Renewable/Other Energy

Scottish gamekeepers want ‘greater transparency’ over wind farm impact on wildlife

A golden eagle

The Scottish Gamekeepers Association (SGA) has called for monitoring and reporting around wind farm impact on local wildlife to be tightened up.

In a statement, the group pointed to a recent report implicating local grouse gamekeepers in the loss of 41 out of 131 tagged eagles over the last 12 years.

There is a concern within the organisation that lack of monitoring and reporting has led to a ‘blame culture’ and innocent gamekeepers being implicated when raptors disappear.

The 5300 strong SGA expressed their disappointment at the current monitoring and reporting practices currently in place, saying they must be tightened up as wind farms continue to spring up around Scotland.

The call also comes hot on the heels of a study from the University of Cambridge, BTO, RSPB, Birdlife International, IUCN, University College London, Imperial College London, University of Stellenbosch and the Joint Nature Conservation Committee which found eagles to be particularly at risk from wind turbines.

The study found sea eagles and golden eagles to be at the ‘highest risk’ concerning wind turbine mortality.

Gamekeepers claim they have also brought this concern to the attention of authorities.

Alex Hogg, SGA chairman, said: “A code for on-going monitoring of windfarms, for wildlife impacts would be helpful. Checks exist but are inconsistent and organised by operators themselves, often using maintenance crew. There is no statutory duty to report bird collisions in Scotland.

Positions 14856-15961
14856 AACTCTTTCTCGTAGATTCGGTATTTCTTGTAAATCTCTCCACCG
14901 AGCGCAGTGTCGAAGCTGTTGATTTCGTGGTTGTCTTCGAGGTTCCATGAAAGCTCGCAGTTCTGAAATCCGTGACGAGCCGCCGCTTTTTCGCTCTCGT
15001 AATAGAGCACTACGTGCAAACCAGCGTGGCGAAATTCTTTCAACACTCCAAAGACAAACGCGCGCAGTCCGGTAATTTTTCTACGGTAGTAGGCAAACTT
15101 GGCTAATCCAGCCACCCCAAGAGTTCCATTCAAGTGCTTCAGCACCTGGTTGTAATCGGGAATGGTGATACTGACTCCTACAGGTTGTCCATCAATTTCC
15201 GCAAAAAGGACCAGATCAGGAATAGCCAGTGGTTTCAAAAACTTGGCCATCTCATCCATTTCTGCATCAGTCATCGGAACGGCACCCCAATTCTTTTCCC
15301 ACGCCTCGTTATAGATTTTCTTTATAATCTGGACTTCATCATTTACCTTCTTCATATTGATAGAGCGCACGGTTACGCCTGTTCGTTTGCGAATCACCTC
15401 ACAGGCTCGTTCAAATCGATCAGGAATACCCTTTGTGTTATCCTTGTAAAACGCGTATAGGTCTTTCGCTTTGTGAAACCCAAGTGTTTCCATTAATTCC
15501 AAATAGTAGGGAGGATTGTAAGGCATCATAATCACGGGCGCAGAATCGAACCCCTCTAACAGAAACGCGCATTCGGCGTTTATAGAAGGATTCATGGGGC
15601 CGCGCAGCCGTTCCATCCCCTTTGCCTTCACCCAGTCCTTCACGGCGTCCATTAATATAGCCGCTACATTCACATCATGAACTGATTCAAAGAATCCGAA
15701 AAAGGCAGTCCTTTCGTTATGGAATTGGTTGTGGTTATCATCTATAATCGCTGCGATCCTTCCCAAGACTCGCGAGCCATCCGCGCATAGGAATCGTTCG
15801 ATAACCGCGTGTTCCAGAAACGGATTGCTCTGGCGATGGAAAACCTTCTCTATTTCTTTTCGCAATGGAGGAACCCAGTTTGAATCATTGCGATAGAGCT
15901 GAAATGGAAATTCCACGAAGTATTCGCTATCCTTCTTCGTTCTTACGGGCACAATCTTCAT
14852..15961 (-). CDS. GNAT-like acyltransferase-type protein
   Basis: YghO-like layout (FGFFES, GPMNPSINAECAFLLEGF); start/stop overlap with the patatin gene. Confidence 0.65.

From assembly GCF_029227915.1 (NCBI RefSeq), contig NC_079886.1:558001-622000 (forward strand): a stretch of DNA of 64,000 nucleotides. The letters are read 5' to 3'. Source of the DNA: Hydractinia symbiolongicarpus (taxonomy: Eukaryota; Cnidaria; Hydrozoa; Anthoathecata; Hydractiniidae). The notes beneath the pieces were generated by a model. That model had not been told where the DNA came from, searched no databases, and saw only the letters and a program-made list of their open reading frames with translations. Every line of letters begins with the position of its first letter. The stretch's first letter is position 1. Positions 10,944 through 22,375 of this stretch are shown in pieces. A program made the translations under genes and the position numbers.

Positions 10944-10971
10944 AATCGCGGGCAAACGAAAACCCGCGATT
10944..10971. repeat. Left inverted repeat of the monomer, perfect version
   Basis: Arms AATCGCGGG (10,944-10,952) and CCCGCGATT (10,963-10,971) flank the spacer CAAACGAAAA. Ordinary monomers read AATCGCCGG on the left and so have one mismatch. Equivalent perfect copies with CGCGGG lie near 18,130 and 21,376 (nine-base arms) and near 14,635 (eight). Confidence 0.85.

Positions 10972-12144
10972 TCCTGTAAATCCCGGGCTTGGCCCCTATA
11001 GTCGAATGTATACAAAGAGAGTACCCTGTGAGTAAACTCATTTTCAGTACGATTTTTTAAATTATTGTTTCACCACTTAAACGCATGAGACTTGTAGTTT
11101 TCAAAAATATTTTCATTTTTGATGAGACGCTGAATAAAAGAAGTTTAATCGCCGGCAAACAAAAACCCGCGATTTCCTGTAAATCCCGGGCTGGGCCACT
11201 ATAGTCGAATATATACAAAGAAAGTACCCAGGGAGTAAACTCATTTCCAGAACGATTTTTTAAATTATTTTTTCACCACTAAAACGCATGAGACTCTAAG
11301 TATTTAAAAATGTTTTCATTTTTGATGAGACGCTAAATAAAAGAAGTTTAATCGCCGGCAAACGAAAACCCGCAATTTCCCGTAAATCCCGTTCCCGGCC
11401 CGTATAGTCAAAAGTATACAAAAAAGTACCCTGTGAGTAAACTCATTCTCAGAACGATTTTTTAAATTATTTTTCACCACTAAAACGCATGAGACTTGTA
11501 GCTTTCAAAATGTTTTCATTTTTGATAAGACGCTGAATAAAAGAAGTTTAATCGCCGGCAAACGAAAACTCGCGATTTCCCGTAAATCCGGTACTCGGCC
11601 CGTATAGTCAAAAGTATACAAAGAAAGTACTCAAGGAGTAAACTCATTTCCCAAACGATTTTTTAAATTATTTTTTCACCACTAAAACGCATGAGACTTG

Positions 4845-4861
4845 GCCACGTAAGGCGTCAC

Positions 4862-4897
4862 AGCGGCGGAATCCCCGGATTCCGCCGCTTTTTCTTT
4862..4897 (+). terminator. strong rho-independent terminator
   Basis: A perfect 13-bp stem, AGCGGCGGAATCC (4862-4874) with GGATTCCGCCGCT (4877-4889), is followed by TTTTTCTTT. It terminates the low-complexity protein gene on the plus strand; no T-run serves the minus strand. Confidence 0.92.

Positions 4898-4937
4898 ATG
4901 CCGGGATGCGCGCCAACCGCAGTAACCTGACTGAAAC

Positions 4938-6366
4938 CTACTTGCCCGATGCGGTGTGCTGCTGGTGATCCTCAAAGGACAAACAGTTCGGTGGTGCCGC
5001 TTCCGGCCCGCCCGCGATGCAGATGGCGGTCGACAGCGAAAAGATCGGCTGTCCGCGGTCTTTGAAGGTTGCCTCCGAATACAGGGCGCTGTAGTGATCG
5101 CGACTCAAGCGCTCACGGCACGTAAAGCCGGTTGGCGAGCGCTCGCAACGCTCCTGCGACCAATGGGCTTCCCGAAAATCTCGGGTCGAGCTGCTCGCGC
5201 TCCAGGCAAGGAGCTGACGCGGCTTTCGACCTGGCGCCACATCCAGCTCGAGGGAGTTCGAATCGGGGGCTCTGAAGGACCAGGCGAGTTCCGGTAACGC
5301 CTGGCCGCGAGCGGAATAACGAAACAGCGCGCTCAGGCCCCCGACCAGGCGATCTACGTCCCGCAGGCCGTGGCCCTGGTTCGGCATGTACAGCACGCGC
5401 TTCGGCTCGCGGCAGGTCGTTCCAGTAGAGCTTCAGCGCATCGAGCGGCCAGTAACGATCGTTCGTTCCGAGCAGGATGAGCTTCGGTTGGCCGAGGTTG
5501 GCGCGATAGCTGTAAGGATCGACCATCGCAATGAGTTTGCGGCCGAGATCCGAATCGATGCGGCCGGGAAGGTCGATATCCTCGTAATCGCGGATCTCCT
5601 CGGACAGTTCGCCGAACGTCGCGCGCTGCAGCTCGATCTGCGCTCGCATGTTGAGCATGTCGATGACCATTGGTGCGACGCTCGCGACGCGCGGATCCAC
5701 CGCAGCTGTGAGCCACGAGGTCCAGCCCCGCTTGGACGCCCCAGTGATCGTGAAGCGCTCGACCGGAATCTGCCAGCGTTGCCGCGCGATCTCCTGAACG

“We said at the time we were not convinced by the wind farm element of the satellite tagged eagle report but we didn’t want to detract from our condemnation of illegal behaviour.

“We have, ourselves, expelled 6 members in 5 years for wildlife crime convictions.

“However, we disagreed, and still do, with the report’s assumption there would be little motive for wind companies not to report downed birds. Our members have witnessed dead raptors under turbines and up to 200 yards from turbine masts- way beyond the 50m radius operators are recommended to search and report. Most have felt duty bound not to speak because turbines march onto land they manage.

“The report also said turbines could not be seen as a major cause of missing eagles because no final tag signals were within 1km of a turbine. But we know signals only register a limited number of times per day.

“By speaking out there will be people all too ready to damn us but, as a representative body, we see it as our duty to defend our members’ right not to be assumed as guilty until proven innocent for the disappearance of every bird that flies over a moor in Scotland, when other factors may or may not be at play. By agreeing codes for monitoring, there would be greater transparency.”

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